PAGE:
Unresolved attachment trauma can significantly impair the overall quality of a person’s life, including their ability to form healthy relationships and make positive choices for themselves. One well-known effect of unhealed attachment trauma is the compulsion to repeat past wounds by unconsciously selecting romantic partners who trigger their developmental trauma.

However, there are other less recognized but equally detrimental signs of unprocessed developmental trauma.

 

Five possible indications of unresolved attachment trauma are:

 

1.  Unconscious Sabotage

Self-sabotage is a common pattern among individuals with unprocessed attachment trauma. This cycle often begins with hurting others, which is then followed by hurting oneself. It is also common for those with attachment trauma to have heightened emotional sensitivity, which can trigger this cycle.

This pattern can manifest in lashing out, shutting down, or impulsive behavior that leads to feelings of guilt, shame, and self-loathing.

Many people with attachment trauma are not aware of their wounds and operate on survival mode, unconsciously testing or challenging the emotional investment of those around them, and pushing them away out of self-preservation and fear of abandonment.

This can lead to a pattern of making poor choices for themselves based on impulsivity.

 

2. Persistent Pain

 
Chronic pain is a common symptom that can stem from early trauma. Studies have shown a connection between physical conditions such as fibromyalgia, headaches, gastrointestinal issues, insomnia, muscle aches, back pain, chest pain, and chronic fatigue with the aftermath of chronic developmental trauma, particularly physical abuse.
 
Research has found that individuals with insecure attachment styles, such as anxious, avoidant, or disorganized, have a higher incidence of somatic symptoms and a history of physical and emotional abuse in childhood compared to those with a secure attachment style.
 
 

3. Behaviors That Block Out Trauma

 
Trauma blocking practises are used to avoid the pain and memories connected with traumatic events.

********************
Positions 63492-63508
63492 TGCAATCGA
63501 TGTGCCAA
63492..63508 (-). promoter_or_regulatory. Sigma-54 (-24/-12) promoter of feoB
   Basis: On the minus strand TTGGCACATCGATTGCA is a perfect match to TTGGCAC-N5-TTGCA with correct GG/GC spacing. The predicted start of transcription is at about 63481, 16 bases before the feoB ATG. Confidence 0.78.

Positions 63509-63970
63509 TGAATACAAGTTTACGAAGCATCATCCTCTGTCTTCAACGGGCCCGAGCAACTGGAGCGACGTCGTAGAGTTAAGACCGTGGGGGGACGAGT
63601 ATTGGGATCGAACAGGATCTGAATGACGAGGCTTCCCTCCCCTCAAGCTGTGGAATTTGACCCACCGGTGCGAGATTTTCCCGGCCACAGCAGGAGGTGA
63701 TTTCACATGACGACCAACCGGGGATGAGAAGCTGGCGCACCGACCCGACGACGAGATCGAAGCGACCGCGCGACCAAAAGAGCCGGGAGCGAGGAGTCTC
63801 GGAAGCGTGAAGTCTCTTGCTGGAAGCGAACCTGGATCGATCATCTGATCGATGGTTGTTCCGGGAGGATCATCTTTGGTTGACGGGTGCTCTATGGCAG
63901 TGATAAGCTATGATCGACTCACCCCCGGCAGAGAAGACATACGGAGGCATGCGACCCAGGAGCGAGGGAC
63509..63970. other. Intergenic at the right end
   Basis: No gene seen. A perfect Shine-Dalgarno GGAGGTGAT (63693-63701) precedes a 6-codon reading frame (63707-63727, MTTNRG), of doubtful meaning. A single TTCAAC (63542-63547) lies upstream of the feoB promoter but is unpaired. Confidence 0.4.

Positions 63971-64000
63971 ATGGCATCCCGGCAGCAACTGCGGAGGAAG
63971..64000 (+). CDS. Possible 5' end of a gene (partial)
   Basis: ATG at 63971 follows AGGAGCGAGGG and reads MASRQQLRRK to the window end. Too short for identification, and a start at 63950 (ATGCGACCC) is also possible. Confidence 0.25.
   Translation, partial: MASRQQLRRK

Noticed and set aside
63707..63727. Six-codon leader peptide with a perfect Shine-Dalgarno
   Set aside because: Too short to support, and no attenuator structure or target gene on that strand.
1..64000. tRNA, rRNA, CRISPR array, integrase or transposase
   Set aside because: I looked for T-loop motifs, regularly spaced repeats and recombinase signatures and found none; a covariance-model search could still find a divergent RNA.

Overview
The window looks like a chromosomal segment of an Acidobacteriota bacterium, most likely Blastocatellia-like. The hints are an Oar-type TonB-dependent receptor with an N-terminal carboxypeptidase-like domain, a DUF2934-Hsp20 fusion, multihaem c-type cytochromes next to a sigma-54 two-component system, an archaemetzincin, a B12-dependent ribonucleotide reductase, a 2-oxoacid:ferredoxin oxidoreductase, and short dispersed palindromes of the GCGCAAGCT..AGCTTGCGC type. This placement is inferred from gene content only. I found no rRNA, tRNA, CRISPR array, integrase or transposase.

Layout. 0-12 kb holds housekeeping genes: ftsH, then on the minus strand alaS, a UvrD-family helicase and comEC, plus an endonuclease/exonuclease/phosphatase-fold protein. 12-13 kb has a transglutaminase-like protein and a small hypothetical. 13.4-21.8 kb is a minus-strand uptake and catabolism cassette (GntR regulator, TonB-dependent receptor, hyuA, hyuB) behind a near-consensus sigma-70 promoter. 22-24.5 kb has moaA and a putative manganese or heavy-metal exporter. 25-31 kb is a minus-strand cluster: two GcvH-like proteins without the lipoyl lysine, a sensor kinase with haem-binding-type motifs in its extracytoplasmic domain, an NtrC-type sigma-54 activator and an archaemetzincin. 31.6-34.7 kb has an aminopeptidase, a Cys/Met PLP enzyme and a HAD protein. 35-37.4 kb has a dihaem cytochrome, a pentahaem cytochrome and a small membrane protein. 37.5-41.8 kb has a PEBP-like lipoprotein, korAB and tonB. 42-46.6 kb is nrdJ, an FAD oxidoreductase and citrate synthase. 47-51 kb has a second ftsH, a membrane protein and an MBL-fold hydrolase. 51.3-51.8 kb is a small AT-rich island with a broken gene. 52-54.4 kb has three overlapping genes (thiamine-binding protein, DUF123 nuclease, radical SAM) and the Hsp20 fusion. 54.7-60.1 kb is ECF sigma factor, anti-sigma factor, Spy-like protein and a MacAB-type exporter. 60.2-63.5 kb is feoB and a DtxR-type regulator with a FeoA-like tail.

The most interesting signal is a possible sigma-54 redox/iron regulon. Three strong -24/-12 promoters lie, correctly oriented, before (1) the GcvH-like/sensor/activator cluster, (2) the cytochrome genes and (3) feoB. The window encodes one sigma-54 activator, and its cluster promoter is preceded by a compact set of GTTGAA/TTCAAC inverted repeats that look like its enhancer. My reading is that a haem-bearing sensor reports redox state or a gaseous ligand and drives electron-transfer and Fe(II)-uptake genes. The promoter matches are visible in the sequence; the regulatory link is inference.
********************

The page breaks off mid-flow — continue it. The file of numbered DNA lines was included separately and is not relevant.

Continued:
Emotional numbing, avoidance, and escape via briefly pleasurable activities that distract from terrible memories or suffering are common examples. Unfortunately, this escape habit stops people from successfully processing and recovering from their trauma.
 
Furthermore, when the pain resurfaces, more and more diversions are necessary to continue ignoring it. This can be seen in compulsive behaviours such as drug or alcohol addiction, emotional eating, numbing oneself through relationships, workaholism, excessive or dangerous exercise routines, compulsive internet or technology use, or any other compulsive behaviour used to distract yoursef from intrusive thoughts and emotions.
 
These actions have the potential to prolong a cycle of avoidance and repression, preventing persons from healing and progressing.
 

4. A strong need for control

 
It’s understandable that some people may struggle with control issues in their adult lives, especially if they felt helpless or vulnerable during their childhood.
 
This can happen if someone had an overbearing caregiver who didn’t let them make their own choices, expected too much from them, or didn’t take care of them properly. As adults, they might try to control everything in their life to feel more in control and less anxious or scared. This might be because they didn’t feel like they had control over their life when they were a child.
 
It’s important to remember that everyone’s experiences are different and it’s okay to seek help if you’re struggling with control issues.
 
 

5. Psychological Symptoms That Are Not Explained